Perceived Social Problem Solving, Perfectionism, and Mindful Awareness in Clinical Depression: An Exploratory Study


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Abstract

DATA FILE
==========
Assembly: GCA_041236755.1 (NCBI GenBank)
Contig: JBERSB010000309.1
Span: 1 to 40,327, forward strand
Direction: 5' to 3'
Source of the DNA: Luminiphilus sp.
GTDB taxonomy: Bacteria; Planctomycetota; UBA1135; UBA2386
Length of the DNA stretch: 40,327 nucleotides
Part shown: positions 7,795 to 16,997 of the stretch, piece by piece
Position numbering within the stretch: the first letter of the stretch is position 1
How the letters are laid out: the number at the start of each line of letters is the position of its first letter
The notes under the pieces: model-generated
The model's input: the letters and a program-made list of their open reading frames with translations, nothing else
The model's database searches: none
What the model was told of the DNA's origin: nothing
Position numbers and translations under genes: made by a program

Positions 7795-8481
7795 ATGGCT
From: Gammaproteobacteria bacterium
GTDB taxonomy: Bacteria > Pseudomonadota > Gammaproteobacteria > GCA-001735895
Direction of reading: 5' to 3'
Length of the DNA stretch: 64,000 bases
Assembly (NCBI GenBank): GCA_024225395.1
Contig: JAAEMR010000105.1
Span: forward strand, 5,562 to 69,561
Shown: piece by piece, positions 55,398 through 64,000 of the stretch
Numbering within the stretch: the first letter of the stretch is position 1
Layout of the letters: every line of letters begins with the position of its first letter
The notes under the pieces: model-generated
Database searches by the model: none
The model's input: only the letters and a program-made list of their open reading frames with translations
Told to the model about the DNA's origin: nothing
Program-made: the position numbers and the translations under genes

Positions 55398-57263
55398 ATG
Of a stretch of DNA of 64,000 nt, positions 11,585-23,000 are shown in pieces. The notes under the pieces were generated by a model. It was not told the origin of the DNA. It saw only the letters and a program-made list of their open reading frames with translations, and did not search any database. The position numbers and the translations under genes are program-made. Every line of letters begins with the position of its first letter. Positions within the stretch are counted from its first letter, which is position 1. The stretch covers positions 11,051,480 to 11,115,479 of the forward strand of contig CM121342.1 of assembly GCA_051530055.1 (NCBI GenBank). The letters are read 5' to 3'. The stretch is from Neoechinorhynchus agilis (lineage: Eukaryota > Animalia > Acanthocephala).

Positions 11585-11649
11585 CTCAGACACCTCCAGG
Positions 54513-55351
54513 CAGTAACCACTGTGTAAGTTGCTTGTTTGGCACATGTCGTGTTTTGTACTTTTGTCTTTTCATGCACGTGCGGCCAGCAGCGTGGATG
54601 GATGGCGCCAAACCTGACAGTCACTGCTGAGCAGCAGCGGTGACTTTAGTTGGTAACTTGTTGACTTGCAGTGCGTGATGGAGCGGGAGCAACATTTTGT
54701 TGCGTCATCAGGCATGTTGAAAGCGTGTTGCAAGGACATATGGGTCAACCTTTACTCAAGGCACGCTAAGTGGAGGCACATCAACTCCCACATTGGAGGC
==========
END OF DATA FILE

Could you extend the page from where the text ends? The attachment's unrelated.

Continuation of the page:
Perfectionism, problem solving, and mindfulness have all been variously implicated in the experience and treatment outcomes for depression. Maladaptive perfectionism represents a cognitive set that is believed to exacerbate the symptoms of depression, whereas social problem solving is believed to play a role in potentially buffering the effects of perfectionism on depressive symptomatology. Little is currently known about the role of mindfulness during a current depressive episode, however a number of studies have shown that mindfulness-based interventions significantly reduce relapse rates in depression. The current study examined the role of social problem solving, adaptive and maladaptive perfectionism, and mindful awareness during a current depressive episode. Participants were 141 inpatients experiencing a clinical depressive episode. No support was found for social problem solving buffering the effects of maladaptive perfectionism on depression severity. Results suggest that mindful awareness mediates the negative association between social problem solving and depression severity and the positive association between maladaptive perfectionism and depression severity. Mindful awareness contributed the greatest amount of variance to depression symptom severity.

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